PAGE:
Officials in Bulgaria arrested for selling passports for crypto

Officials in Bulgaria arrested for selling passports for crypto

It appears as though a small handful of enterprising government officials out of Bulgaria were looking to make some extra money on the side. The Bulgarian police have busted a ring for selling passports in exchange for Bitcoin Core (BTC).

The country’s Prosecutor’s General Office has arrested General Secretary Krasimir Tomov, an official with the Bulgarian State Agency for Bulgarians Abroad, Peter Haralampiev, and an agency employee, Mark Stoyov. The arrests were confirmed by the Chief Prosecutro of the State, Ivan Geshev, who said, “Peter Haralampiev, Krasimir Tomov, and Mark Stoyov have been arrested for fraud with the issuance of Bulgarian passports to Ukrainian, Moldovan and Macedonian citizens.”

Lawyers representing the accused have denied the allegations, but the prosecutor’s office affirms that it has evidence that the trio issued passports in exchange for unauthorized payments through cryptocurrency. The arrests are just the latest in a scandal that has rocked the country.

20 people were recently detained in Bulgaria for allegedly selling passports to individuals from Macedonia, Ukraine and Moldova. They charged around $5,600 per passport and the continued corruption has many in Bulgaria calling for Vice Prime Minister Valeri Simeonov to step down. Simeonov has said that he will not be held responsible for the corruption and refuses to give up his power.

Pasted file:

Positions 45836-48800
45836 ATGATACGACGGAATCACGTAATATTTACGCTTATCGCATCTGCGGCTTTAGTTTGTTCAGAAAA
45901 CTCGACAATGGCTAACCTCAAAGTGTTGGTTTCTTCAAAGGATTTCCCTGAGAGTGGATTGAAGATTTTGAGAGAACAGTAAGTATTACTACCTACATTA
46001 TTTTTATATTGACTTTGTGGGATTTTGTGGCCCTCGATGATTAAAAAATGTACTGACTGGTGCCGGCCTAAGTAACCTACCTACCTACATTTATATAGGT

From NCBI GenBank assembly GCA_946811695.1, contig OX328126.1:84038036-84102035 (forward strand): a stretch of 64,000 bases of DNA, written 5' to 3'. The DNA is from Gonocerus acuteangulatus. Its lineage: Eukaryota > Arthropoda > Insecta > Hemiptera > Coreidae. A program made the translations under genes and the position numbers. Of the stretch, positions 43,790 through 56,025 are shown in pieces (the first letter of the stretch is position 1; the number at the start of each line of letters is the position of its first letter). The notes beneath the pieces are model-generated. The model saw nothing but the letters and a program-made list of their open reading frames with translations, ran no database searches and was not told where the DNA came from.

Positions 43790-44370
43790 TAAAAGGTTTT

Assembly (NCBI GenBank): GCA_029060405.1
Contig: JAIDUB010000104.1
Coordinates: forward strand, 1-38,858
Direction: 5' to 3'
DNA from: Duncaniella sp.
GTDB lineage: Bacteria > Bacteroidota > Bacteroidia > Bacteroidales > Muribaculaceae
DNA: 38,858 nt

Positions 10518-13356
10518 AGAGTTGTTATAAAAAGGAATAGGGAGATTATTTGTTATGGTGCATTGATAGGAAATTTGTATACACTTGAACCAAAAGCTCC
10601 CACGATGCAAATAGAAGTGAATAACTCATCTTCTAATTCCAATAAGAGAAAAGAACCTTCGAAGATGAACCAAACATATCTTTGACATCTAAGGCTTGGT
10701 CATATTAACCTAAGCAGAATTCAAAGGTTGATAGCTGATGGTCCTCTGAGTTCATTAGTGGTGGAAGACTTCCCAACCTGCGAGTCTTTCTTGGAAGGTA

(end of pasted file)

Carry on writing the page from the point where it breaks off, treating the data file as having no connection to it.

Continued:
Bulgaria has been a member of the European Union (EU) since 2007. As a member, it can issue EU passports that give the holders rights to travel and live in other EU countries with virtually no restrictions.

Fake passport rings in the EU have been busted before. Two years ago, Europol broke up a ring operating out of Greece with an office in the Czech Republic. The group was led by citizens out of Ukraine, Sudan and Bangladesh.

In addition to passports, the group would also issue residency permits and driver’s licenses and fees varied from type of document and origin of the solicitor. Someone out of Africa, Asia or the Middle East would pay as much as $4,300 for a passport, while a European citizen would be forced to pay more than $10,000.

Additionally, a Polish criminal gang was busted for issuing Polish passports to Ukrainian citizens and then illegally transporting them to the UK.

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